The coronavirus has replaced politics as the headline news during the past week. The stock market had a record week of losses while individuals who had hoarded surgical masks and gloves have made questionable profits on eBay. Personal reactions to the news vacillate between fear and complacency.
Also, during the week multiple countries placed bans on gatherings such as sporting events and public worship. A region of Italy took a highly unusual step to ban assemblies that included Ash Wednesday services.
The United States has seemed insulated from drastic measure, but what if a pandemic or other type of crisis stopped your congregation for meeting for two or three weeks? Have you given thought to what your congregation would do? Below, I’ve listed a few areas every congregation should consider.
Work on your Theology
We would like to think we operate out a biblical worldview and see life through the lens of faith. The pressures of society and the media, however, represent tidal waves of influence. The time is now to get our theology into perspective. If the word “quarantine’ is ever used in the country, fear will challenge our compassion, the strength of our fellowship, and our basic Christian commitments. What do we believe about God’s care and sovereignty? Where is our ultimate trust and hope? Ponder these things ahead of time and keep then firmly in your mind as you preach and minister.
I hope it is unnecessary to mention prayer. What constitutes “news” for most of us is a crisis for many. Add the coronavirus situation to your church prayer list. Include it in public prayer.
The most vulnerable portion of a community’s residents are those with limited income. Many of them depend daily on services provided by churches. Yet, their lack of access to information may result in them being centers of infections. If your congregation provides volunteers for feeding ministries, clothing closets, or other forms of assistance, will your volunteers continue to participate in the face of a pandemic? If not, what will the vulnerable members of your community do without their help?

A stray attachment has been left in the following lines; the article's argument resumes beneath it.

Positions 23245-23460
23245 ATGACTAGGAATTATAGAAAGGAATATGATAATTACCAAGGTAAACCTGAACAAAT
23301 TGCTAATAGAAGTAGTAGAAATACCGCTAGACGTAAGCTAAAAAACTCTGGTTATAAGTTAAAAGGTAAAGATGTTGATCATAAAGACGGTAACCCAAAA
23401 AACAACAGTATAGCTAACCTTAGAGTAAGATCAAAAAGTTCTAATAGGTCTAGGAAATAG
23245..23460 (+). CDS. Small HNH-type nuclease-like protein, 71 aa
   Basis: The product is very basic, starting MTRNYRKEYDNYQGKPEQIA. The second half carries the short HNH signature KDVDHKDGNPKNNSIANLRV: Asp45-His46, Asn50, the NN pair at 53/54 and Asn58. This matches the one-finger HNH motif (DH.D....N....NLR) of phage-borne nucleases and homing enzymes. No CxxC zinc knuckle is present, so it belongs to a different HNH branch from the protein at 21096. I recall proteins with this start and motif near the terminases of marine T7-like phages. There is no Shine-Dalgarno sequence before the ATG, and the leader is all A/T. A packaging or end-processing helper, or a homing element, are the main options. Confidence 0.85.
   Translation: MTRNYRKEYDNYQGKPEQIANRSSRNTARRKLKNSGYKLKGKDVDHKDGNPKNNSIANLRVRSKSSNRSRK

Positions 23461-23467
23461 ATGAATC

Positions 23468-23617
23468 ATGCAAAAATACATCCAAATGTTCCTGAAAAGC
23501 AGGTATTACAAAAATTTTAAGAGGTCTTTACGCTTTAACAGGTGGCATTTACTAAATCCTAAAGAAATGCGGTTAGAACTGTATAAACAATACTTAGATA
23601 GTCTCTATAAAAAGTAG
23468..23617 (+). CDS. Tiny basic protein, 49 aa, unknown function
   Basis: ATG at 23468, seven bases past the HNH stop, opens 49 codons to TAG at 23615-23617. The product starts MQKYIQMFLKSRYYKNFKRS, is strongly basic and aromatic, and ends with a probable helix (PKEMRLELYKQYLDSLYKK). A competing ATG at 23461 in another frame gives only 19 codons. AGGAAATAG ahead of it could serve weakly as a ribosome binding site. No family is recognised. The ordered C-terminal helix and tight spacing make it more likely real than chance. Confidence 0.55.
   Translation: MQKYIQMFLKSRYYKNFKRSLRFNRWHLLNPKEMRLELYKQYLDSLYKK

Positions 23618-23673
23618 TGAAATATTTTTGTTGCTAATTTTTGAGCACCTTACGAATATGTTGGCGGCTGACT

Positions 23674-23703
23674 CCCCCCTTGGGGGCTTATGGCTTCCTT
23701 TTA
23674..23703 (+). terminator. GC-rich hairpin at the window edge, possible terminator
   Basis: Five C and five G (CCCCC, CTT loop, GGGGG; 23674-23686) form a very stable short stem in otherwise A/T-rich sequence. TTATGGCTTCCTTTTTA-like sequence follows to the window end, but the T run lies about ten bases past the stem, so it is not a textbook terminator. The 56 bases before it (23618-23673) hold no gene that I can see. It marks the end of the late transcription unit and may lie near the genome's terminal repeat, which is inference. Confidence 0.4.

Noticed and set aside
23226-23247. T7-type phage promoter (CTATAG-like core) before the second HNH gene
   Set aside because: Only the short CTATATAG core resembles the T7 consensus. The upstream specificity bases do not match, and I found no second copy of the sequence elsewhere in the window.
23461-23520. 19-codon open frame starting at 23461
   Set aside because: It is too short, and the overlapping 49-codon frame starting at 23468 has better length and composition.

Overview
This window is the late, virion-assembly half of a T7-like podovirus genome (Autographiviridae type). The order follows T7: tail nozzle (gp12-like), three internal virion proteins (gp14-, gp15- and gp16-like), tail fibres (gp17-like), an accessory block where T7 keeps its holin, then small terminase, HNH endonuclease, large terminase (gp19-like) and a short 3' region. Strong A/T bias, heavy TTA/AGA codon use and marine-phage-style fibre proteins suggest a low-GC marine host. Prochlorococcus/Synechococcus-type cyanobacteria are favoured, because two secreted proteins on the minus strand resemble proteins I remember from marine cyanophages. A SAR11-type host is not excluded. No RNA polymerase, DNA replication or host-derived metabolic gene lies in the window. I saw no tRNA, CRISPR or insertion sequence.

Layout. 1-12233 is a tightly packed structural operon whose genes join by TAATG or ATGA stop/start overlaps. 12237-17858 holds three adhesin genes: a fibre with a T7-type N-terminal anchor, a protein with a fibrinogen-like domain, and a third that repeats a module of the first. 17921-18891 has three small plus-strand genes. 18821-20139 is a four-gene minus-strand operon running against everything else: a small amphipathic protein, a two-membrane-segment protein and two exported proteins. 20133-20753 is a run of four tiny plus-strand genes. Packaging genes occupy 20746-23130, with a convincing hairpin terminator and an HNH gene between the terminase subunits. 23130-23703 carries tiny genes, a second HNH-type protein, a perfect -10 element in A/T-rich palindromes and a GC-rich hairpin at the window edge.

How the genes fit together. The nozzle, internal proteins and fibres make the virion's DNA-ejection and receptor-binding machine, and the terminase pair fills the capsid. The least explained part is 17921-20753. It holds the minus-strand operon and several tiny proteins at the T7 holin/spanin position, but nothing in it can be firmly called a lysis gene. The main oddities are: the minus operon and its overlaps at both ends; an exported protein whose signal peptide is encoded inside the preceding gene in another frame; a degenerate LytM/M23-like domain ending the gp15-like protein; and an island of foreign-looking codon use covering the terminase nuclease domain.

At the very least, have a discussion with volunteers who staff these ministries. How do they anticipate serving in a worst-case scenario? What safety precautions would they suggest? Do they see alternative ways of providing the ministry? Their answers will provide the beginning of a backup plan.
Many hospitals already place restrictions on visitation during flu season. Consult an appropriate representative of your local hospital to determine their plans if a pandemic occurs. Once you learn the limitations they may institute, you will have a better idea what you can and cannot do.
Many health professionals consider good hand hygiene as the single-most effective way to avoid the spread of disease and illness. Learn good hand hygiene for any visit. If members of the laity provide some of some of your pastoral ministry, be sure to communicate full information to them.